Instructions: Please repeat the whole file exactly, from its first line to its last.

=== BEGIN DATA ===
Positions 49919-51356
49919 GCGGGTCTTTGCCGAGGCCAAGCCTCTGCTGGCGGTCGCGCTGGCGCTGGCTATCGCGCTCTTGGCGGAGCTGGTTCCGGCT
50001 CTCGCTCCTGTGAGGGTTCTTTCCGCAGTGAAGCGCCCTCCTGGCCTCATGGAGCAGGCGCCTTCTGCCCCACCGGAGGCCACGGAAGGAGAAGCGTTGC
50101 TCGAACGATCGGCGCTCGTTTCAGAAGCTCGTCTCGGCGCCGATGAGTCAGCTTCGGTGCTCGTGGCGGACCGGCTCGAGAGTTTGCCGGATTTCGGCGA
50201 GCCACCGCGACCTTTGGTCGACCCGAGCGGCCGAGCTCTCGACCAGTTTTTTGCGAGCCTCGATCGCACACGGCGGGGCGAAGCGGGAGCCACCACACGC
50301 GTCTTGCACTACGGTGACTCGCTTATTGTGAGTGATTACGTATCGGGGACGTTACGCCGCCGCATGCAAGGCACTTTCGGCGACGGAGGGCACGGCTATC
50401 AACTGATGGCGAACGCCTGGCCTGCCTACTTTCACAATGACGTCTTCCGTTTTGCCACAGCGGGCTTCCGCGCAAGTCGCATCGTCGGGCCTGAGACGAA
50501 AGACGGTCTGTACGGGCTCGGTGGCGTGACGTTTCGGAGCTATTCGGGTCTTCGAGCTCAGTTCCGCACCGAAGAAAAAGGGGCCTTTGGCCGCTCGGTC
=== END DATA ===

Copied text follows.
Positions 49919-51356
49919 GCGGGTCTTTGCCGAGGCCAAGCCTCTGCTGGCGGTCGCGCTGGCGCTGGCTATCGCGCTCTTGGCGGAGCTGGTTCCGGCT
50001 CTCGCTCCTGTGAGGGTTCTTTCCGCAGTGAAGCGCCCTCCTGGCCTCATGGAGCAGGCGCCTTCTGCCCCACCGGAGGCCACGGAAGGAGAAGCGTTGC
50101 TCGAACGATCGGCGCTCGTTTCAGAAGCTCGTCTCGGCGCCGATGAGTCAGCTTCGGTGCTCGTGGCGGACCGGCTCGAGAGTTTGCCGGATTTCGGCGA
50201 GCCACCGCGACCTTTGGTCGACCCGAGCGGCCGAGCTCTCGACCAGTTTTTTGCGAGCCTCGATCGCACACGGCGGGGCGAAGCGGGAGCCACCACACGC
50301 GTCTTGCACTACGGTGACTCGCTTATTGTGAGTGATTACGTATCGGGGACGTTACGCCGCCGCATGCAAGGCACTTTCGGCGACGGAGGGCACGGCTATC
50401 AACTGATGGCGAACGCCTGGCCTGCCTACTTTCACAATGACGTCTTCCGTTTTGCCACAGCGGGCTTCCGCGCAAGTCGCATCGTCGGGCCTGAGACGAA
50501 AGACGGTCTGTACGGGCTCGGTGGCGTGACGTTTCGGAGCTATTCGGGTCTTCGAGCTCAGTTCCGCACCGAAGAAAAAGGGGCCTTTGGCCGCTCGGTC